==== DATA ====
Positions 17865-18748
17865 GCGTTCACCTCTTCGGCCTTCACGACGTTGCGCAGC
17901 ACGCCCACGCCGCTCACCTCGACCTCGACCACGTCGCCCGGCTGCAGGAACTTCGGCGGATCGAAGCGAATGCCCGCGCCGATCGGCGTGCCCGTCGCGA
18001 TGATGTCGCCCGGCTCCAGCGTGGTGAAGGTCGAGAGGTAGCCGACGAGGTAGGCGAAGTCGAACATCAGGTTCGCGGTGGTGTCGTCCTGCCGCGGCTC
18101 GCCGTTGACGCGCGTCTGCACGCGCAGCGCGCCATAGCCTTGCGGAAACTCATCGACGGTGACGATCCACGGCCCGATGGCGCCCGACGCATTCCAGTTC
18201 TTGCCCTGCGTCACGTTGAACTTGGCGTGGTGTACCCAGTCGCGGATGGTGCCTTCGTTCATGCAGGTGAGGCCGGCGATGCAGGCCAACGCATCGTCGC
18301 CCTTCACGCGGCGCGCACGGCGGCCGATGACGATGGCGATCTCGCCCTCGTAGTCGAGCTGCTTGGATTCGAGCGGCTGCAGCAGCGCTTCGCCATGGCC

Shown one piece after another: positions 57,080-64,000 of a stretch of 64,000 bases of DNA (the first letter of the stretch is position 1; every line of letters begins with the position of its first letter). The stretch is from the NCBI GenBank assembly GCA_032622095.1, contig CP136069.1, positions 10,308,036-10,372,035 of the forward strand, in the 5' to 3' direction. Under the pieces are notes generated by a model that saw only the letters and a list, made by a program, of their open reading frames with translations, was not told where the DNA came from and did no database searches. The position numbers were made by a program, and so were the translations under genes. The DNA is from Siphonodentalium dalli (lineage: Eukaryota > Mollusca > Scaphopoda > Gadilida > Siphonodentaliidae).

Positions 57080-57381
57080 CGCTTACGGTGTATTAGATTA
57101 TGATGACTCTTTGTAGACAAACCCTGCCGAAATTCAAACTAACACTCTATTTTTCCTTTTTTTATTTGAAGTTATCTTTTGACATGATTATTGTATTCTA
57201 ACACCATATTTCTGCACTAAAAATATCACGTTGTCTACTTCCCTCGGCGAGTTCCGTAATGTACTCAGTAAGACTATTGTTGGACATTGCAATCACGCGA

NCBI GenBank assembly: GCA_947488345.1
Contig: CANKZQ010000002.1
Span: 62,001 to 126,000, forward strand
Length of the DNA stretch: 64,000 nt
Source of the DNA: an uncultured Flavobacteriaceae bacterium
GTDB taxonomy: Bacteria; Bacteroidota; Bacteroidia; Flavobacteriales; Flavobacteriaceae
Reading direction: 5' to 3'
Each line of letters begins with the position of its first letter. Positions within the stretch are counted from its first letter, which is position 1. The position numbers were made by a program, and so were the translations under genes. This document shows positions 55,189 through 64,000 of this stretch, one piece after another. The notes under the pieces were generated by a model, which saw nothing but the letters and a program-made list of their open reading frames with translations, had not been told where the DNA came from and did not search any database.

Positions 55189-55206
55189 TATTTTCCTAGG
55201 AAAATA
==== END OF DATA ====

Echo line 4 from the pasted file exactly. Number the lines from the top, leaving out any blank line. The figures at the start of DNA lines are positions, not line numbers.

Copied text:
18001 TGATGTCGCCCGGCTCCAGCGTGGTGAAGGTCGAGAGGTAGCCGACGAGGTAGGCGAAGTCGAACATCAGGTTCGCGGTGGTGTCGTCCTGCCGCGGCTC